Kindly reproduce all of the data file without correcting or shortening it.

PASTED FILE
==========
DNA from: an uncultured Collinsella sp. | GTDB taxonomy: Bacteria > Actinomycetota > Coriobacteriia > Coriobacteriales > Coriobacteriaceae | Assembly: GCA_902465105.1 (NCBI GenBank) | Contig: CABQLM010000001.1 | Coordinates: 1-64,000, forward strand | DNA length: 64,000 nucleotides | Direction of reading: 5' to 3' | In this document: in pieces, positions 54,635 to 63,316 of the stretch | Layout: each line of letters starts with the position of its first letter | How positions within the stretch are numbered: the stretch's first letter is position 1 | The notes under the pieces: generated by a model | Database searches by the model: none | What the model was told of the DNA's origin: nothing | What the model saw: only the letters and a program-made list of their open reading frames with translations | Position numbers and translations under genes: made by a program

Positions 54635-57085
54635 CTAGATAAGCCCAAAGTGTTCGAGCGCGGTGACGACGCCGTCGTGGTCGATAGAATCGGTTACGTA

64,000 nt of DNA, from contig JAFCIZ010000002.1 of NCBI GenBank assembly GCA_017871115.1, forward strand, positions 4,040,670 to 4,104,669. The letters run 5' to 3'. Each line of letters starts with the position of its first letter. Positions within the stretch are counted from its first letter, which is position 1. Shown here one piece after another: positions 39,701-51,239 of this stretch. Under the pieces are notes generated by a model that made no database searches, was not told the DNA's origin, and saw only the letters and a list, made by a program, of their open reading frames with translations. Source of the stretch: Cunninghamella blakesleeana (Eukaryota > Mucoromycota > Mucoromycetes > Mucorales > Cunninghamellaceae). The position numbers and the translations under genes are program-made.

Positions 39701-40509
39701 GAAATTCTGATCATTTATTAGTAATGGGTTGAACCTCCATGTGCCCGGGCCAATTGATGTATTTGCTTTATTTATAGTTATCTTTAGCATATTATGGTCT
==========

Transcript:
DNA from: an uncultured Collinsella sp. | GTDB taxonomy: Bacteria > Actinomycetota > Coriobacteriia > Coriobacteriales > Coriobacteriaceae | Assembly: GCA_902465105.1 (NCBI GenBank) | Contig: CABQLM010000001.1 | Coordinates: 1-64,000, forward strand | DNA length: 64,000 nucleotides | Direction of reading: 5' to 3' | In this document: in pieces, positions 54,635 to 63,316 of the stretch | Layout: each line of letters starts with the position of its first letter | How positions within the stretch are numbered: the stretch's first letter is position 1 | The notes under the pieces: generated by a model | Database searches by the model: none | What the model was told of the DNA's origin: nothing | What the model saw: only the letters and a program-made list of their open reading frames with translations | Position numbers and translations under genes: made by a program

Positions 54635-57085
54635 CTAGATAAGCCCAAAGTGTTCGAGCGCGGTGACGACGCCGTCGTGGTCGATAGAATCGGTTACGTA

64,000 nt of DNA, from contig JAFCIZ010000002.1 of NCBI GenBank assembly GCA_017871115.1, forward strand, positions 4,040,670 to 4,104,669. The letters run 5' to 3'. Each line of letters starts with the position of its first letter. Positions within the stretch are counted from its first letter, which is position 1. Shown here one piece after another: positions 39,701-51,239 of this stretch. Under the pieces are notes generated by a model that made no database searches, was not told the DNA's origin, and saw only the letters and a list, made by a program, of their open reading frames with translations. Source of the stretch: Cunninghamella blakesleeana (Eukaryota > Mucoromycota > Mucoromycetes > Mucorales > Cunninghamellaceae). The position numbers and the translations under genes are program-made.

Positions 39701-40509
39701 GAAATTCTGATCATTTATTAGTAATGGGTTGAACCTCCATGTGCCCGGGCCAATTGATGTATTTGCTTTATTTATAGTTATCTTTAGCATATTATGGTCT